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MA Request: Slalom Turns

post #1 of 8
Thread Starter 

Hello this is a short clip of me skiing Slalom turns on a steeper pitch, and flatter pitch. The final pitch I just skied long turns because I had the little kid throw my rythm off but there maybe something of value to discuss as well.


Thanks in advance! David


Video is on youtube: a higher quality version should be posted by youtube shortly. Thanks!



post #2 of 8

That's decent skiing David!


A couple of things though. Where do you want to go with your skiing? I'm a race coach but maybe you can benefit from a few of my race oriented tips.


I would like to see you a little more centered with your hips, the way it seems right now is that your hips are back and your shoulders forward, which gives the impression of being centered. One of the by-products is the hookup you had in your transition with your inside ski.


- a good way to fix this would be to try to get the feeling that your skis are behind you, play with extremes.


Another thing is that you seem to throw the skis sideways (pivot) at the top of your turns, meaning your skidding it and then engaging edge way late in the turn, which is very slow (again I'm not sure where your going with your skiing)


It may be caused by your equipement (sluggish boots) or conditions (although they seem fine) My guess is that you get going too fast because your skis hardly ever leave the fall line and then you try to engage with a really big counter move which delays the turn.


A good way to fix this would be to try to control your speed by making your turns a little rounder and trying to start the turn higher and higher on moderage terrain then move to steeps. The pole plant would help the counter issue as well.


Thats just a few things but it would make your skiing tremendously cleaner.


I really like the base you have, good array of basic skills!

post #3 of 8

You have some very nice ILE (inside leg extension) going on there. A very popular move these days.

post #4 of 8

David, TMAS29 did a nice job of breaking down your skiing.  You're skiing very athletically, and have a good start on your skill base.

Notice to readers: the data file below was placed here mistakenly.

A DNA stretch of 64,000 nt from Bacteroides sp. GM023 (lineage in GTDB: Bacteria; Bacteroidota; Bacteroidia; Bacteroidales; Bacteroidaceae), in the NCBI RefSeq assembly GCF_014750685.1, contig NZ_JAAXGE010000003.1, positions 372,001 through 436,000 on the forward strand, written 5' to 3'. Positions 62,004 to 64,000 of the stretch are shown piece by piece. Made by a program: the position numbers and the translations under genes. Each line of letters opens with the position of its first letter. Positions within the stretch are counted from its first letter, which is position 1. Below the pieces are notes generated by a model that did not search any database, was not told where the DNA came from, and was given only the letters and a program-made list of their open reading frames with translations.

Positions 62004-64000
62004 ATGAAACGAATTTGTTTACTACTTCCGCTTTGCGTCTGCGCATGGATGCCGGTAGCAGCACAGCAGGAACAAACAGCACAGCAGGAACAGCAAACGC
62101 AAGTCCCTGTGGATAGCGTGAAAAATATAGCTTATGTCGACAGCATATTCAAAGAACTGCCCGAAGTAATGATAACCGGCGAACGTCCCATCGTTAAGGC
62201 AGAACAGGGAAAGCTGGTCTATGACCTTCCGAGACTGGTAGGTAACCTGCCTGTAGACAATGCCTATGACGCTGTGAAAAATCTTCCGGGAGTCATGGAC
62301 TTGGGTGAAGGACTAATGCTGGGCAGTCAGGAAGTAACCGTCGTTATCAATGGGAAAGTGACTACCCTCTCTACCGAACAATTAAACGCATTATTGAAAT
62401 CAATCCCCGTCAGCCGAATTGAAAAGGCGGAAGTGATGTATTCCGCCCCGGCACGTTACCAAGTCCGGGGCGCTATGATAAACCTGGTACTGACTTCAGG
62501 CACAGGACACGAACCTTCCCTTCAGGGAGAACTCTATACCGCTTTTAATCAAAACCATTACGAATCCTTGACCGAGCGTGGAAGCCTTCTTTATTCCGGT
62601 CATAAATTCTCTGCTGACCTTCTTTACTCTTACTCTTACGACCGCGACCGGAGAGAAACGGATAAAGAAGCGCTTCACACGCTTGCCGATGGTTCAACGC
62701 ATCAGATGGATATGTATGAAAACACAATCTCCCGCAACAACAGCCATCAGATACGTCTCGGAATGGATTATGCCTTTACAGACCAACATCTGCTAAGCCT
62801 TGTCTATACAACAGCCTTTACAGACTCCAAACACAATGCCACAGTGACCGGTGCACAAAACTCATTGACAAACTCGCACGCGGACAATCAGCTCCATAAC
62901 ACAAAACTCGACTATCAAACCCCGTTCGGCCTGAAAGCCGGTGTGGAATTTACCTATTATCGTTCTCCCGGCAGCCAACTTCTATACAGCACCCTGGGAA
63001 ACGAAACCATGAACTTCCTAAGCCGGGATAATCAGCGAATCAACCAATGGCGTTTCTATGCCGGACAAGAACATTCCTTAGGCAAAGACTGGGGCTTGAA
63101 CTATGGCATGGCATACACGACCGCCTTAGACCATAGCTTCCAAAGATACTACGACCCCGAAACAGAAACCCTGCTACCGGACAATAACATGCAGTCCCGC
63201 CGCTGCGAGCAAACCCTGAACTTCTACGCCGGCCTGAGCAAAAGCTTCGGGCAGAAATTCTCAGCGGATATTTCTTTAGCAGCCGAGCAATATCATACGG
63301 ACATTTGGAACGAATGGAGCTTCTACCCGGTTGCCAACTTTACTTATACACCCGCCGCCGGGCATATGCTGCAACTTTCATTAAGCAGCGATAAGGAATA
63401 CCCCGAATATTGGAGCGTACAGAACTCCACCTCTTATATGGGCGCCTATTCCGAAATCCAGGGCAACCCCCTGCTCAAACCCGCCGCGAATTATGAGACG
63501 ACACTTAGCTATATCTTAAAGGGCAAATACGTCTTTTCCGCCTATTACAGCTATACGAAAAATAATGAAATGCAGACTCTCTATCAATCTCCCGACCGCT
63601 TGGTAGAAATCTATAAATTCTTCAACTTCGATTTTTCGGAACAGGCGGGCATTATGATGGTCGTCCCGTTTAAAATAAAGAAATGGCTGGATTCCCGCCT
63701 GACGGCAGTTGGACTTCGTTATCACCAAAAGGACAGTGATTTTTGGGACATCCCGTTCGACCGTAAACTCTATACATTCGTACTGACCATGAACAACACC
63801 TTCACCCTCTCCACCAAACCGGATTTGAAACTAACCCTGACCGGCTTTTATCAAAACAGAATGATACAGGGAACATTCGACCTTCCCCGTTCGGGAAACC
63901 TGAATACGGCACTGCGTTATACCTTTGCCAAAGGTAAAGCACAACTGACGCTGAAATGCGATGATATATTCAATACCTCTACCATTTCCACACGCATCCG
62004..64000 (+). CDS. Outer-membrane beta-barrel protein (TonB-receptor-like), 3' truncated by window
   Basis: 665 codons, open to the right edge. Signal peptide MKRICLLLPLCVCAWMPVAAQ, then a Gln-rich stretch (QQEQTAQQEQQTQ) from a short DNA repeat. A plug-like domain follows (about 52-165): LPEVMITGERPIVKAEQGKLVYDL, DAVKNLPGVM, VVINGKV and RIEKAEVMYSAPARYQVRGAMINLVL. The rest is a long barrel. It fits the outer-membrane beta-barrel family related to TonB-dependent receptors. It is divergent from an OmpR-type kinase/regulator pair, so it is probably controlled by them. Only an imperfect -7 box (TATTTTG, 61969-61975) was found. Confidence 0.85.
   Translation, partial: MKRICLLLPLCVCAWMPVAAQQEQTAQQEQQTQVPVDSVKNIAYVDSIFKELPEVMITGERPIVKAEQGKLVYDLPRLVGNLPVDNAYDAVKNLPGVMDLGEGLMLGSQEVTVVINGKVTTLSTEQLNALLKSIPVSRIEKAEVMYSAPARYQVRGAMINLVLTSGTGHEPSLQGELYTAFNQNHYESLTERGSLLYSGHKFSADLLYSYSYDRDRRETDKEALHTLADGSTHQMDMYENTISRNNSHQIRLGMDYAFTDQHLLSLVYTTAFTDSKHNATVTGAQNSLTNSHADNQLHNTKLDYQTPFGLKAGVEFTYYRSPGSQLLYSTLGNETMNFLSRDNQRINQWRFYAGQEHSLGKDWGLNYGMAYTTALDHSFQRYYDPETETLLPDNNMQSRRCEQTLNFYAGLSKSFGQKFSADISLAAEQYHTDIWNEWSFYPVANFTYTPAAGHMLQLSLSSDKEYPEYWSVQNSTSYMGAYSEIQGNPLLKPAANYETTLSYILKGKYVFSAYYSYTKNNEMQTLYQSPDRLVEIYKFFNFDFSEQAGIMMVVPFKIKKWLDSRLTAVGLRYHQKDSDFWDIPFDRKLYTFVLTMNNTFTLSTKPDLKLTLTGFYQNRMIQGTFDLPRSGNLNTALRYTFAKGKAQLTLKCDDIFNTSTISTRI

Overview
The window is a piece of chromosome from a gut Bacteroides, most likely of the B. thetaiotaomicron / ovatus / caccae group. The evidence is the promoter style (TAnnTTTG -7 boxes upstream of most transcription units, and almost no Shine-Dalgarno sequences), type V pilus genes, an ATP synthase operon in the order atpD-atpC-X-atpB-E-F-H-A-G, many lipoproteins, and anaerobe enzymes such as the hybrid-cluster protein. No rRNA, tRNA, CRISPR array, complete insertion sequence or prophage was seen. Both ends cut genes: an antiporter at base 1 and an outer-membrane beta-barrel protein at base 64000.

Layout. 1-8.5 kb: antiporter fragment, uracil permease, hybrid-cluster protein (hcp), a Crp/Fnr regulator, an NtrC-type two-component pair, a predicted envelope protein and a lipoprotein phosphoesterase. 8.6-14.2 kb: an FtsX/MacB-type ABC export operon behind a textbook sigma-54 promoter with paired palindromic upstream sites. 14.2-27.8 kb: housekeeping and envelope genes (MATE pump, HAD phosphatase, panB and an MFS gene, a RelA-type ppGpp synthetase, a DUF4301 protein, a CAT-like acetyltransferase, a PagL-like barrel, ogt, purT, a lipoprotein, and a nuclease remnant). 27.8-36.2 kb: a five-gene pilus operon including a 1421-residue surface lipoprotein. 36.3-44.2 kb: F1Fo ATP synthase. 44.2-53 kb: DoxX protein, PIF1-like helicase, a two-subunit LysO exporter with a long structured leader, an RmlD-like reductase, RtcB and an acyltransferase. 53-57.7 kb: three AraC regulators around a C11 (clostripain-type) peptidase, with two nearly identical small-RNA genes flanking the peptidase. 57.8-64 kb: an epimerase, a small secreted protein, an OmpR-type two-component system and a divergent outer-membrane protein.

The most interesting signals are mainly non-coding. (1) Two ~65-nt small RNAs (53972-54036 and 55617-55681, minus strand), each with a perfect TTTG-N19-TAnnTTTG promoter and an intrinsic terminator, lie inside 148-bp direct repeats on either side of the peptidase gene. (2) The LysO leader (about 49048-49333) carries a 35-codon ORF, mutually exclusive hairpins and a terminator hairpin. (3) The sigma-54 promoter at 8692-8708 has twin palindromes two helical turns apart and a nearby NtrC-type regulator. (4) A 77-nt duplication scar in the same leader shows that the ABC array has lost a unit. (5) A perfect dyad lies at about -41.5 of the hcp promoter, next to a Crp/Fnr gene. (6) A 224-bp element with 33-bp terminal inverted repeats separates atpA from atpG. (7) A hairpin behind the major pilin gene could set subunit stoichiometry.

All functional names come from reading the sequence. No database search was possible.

The nature of the turns in the video are a big pivot transition, powered with counter rotation, that puts you into a very countered position as you engage your skis post pivot.  It's often over countered for the amount of edge angle you're employing.  Your edge angle is only moderate, as it doesn't need to be that high because you're depending on the pivot to produce the majority of your direction change rather than the skis sidecut via carving. 


In the process of executing your pivot you sometimes drop your inside shoulder and incline into the turn.  When you feel yourself getting caught on your inside ski, that is what's happening.  The massive counter you're using provides good opportunity to angulate outside, and when you do that (keeping inside shoulder high and flexing outside) your outside ski balance is good. 


I would suggest shedding the pivot and spending time refining your arc to arc turns for a while.  Focus on long leg/short leg, getting your outside leg well extended through the top of the turn as you flex your inside leg and gradually drop your hips into the turn.  This will help eliminate the hips back position TMAS29 eluded to. 


And you're going to need to back off on the heavy counter for a bit, to try to shed the counter rotation thing you're doing now.  Ski square and ride low edge angles as you work on your developing quality arc to arc transitions, then blend a more refined passive counter later, one that doesn't power a rotation of your skis.  The new counter you empoy will simply provide a means of angulating effectively as you flex your inside leg more and drop into higher edge angles.


Check your tracks to make sure your transition are clean.  Start with larger radius turns, developing good quality transitions there, then work your way down to shorter radius turns, maintaining the same clean arc to arc transitions.